Born Free USA Blog
Some of us pay to help birds, all of us pay to hurt them.
What is the value of an animal’s life?
The question is ubiquitous in animal protection, but so is it to governments spending your hard-earned tax money.
Several weeks ago I received a phone call as I was entertaining friends for dinner. A family had picked up a cormorant down at the waterfront, and couldn’t find any help for the flightless bird. Government policies here in Ontario discourage wildlife rehabilitation and I only knew of one local rehab center, and I knew that it would be closed for the evening. “I won’t leave you abandoned,” I said. “If you can’t find any other help, bring the bird here.”
The bird was a fully grown, very feisty, immature Double-crested Cormorant. A brief examination showed that the cormorant had encountered the kind of thin, transparent oil slick that often oozes from various machinery and engines in amounts too small to raise alarms or be reported, but can wreak havoc on wildlife.
Even a small amount can destroy the insulating ability of plumage and cause the bird to suffer hypothermia. Worse, it is toxic. Fumes are dangerous and as the bird preens in a futile effort to cleanse its plumage it may swallow small but potentially lethal amounts.
In my youth I cleaned many oiled birds, an arduous task stressful all concerned, especially the birds. But I now lacked the means to do more than wipe the bird down and keep him quiet in a ventilated room until more proficient help could be obtained. That happened the next morning when I drove the bird across town to the rehab center, where the prognosis for full recovery is good.
I made a donation of $140 to help defray costs involved in helping this bird. And that got me once more contemplating the complexity and inconsistencies of my own species.
While I was happy to pay to help an individual bird in need, I have unwillingly been paying, via my tax dollars, to kill cormorants. It would take too much space to explain the myths behind tax-supported slaughter of cormorants in Canada and the U.S., and for a fuller understanding of the myths used to fuel cormorant hatred, go to www.zoocheck.com/cormorant and look around.
The fact is state and provincial, and federal, money does go into these blood-stained efforts. And trying to find out just how much has been frustrating to a colleague who has made the effort. Thousands of birds have been killed and many nests destroyed by government-funded programs and so far the closest she can come to an estimate of how much it costs whatever government is involved to kill cormorants is $500 per bird.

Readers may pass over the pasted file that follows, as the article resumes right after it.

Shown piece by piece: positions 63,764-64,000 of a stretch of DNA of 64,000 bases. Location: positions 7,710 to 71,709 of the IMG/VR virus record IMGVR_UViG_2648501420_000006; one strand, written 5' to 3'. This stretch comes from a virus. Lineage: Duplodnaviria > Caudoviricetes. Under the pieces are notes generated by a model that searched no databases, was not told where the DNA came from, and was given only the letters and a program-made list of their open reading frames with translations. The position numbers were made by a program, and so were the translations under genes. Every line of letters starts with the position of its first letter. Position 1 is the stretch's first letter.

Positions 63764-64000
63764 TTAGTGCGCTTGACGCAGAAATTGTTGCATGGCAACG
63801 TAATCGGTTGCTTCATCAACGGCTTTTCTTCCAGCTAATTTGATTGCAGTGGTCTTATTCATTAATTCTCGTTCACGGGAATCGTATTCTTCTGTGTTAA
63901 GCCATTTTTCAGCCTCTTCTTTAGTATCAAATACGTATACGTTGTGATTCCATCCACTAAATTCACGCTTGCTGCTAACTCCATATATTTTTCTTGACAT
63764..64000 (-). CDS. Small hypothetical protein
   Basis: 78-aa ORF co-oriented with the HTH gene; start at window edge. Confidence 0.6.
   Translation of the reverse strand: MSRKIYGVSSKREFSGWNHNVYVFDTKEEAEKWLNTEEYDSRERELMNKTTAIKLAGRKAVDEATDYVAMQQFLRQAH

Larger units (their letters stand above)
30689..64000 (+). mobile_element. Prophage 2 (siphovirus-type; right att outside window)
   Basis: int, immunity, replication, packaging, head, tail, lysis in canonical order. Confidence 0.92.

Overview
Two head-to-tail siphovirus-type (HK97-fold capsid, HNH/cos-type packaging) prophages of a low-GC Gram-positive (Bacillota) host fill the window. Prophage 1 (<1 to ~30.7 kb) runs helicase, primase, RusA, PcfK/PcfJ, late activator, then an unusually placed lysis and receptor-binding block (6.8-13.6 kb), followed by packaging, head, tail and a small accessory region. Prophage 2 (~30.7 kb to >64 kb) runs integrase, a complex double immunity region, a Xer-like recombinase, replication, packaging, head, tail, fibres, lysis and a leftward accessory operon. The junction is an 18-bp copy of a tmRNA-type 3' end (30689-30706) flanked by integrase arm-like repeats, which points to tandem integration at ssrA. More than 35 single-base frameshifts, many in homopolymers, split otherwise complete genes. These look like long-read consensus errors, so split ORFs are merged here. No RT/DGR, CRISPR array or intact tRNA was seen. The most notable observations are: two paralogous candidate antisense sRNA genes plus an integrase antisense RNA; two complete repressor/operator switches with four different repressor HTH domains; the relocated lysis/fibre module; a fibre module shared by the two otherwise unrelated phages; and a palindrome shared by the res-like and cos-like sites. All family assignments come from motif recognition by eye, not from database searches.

But that could be seriously underestimated since there are numerous “hidden costs”. Support for wildlife control expenditure depends on antipathy toward the birds, fueled by simplistic rhetoric that builds on certain myths: cormorants are not native to much of eastern North American and the Great Lakes (which ignores 19th century breeding records from southern Lake Erie, and writings of 19th century observers); eat all the fish (in spite of numerous studies showing that with a few isolated exceptions they have minimal impact on desired “game” or “commercial” fish stocks); degrade the habitat (they do kill trees with their excrement, but the impact is a minimal and quite natural process that gone on for millions of years) and, silliest of all, have a negative impact on other native bird species (here in Ontario the birds they are supposed to be “hurting” are increasing).
And so while a tiny part of my taxes goes into killing these birds, in the interest not only of the birds themselves, but in the interest of accuracy and understanding of the natural environment, I will put a larger amount of my disposable income into helping them.
The issue lacks the high profile of Alaska governor and now Republican Party candidate for the Vice Presidency Sarah Palin’s use of government money to slaughter wolves in Alaska, blasting them from aircraft and paying bounties (something virtually every non-government wildlife biologist and conservation organization opposes) but the principle is the same. It is our money and for some of us, at least, we’re happier seeing our hard-earned income used compassionately, used for protection and education, and we show it in our donations to animal protection and environmental organizations, in our lifestyle choices, and, is the need arises, doing what we can to help a single bird in need.